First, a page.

Umair Aftab, a student of B.Com, seconds Ibraq: "The main advantage [of night cricket] is that it becomes a buddies' night out. We play, we chat and we eat. We also end up fighting at times, as it's a game and no one wants to lose it."
For Umair, Saturday night cricket is also a time for "re-union of friends who have moved away from my neighbourhood. I don't get to see them other than on these matches we play."
Mohammad Asif who works at a readymade clothes shop in Anarkali is also a regular at these night cricket matches. "They are a good way to keep in touch with my mohalla friends who I don't get to see otherwise, because of my hectic work hours."
According to Asif, day time is not quite appropriate for playing cricket because the streets are crowded.
"There are a few grounds in Lahore and they too aren't accessible to us because high profile cricket clubs have booked them for years with the support of the ground staff," he says.
Asif also urges the government to make proper grounds for common people, especially the youth, where they can play any sport. "This way, their energies will be channeled in a proper way."
He also requests the concerned parents to not put restrictions on their children regarding playing cricket in the street late at night.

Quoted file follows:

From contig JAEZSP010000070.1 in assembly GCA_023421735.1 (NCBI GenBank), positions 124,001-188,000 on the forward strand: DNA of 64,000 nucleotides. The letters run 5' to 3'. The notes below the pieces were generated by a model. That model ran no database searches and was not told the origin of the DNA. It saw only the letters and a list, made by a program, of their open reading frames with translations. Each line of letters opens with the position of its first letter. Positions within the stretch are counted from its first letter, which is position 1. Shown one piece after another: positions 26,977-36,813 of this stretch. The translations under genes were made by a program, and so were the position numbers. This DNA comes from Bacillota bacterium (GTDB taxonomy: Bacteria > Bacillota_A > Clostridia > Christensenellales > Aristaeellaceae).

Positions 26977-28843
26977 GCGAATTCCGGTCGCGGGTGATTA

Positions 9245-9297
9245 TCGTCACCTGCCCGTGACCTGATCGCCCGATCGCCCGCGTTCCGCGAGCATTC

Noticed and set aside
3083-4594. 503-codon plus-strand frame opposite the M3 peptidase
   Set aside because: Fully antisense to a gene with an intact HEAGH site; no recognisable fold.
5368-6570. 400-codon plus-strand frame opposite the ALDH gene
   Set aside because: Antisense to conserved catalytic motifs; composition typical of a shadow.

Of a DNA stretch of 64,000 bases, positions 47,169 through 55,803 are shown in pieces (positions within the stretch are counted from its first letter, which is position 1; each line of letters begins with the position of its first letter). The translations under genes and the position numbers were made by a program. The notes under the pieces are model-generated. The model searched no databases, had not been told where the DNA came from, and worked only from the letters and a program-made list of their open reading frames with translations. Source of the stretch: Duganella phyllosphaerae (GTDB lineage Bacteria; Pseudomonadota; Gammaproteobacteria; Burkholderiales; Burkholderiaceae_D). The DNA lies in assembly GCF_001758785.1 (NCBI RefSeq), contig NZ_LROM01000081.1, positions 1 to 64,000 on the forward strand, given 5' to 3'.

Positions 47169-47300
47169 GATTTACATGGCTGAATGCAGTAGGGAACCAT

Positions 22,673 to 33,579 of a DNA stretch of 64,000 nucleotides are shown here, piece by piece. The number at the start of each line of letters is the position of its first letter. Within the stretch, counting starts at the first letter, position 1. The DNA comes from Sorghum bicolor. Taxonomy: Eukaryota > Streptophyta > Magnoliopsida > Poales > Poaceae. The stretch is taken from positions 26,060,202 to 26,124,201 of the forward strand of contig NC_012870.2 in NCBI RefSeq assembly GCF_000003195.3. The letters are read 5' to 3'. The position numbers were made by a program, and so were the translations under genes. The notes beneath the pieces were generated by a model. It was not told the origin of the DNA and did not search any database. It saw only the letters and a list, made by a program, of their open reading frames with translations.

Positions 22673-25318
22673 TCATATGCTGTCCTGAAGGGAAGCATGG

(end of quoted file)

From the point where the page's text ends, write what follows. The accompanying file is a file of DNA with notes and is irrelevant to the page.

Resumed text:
Next day being Sunday always helps, since the boys can catch up on their sleep during the day.
Public space is shrinking in the city as we are losing grounds to cars and concrete
By Syed Ali Abedi
Recreational and sports activities play an important part in shaping the lives of the people. They keep the people healthy and fit, besides providing them relief from their worries. Parks and playgrounds are necessary for bringing up children in a healthy environment.
Today, children spend less time outside than the children twenty years ago, thanks to internet and videogames. The reason for getting away from the culture of visiting parks and playgrounds is schools. Most of the schools either do not have playgrounds or if they have, these are in a poor condition. The schools are only working for improving their curricular activities, ignoring the co-curricular and extra curricular activities. Playgrounds are important as they serve as places for children to go in crowds and get mixed in them. This helps develop self-confidence in children.
Pakistan lacks playgrounds and parks. Small villages and towns have no such facility and if they have, that too in such a condition that the people avoid going there.
Some parks do not have proper parking places while others have been turned into motorcycle or car parking lots due to lack of parking areas in different places along or near these parks.
There is no proper parking place in Nasir Bagh. People, especially literary figures, park their cars inside Nasir Bagh, which now houses a literary club, Chopal.
A small park opposite Muhammadan Anglo Oriental (MAO) College has been turned into a motorcycle stand for those who visit the Capital City Police Office.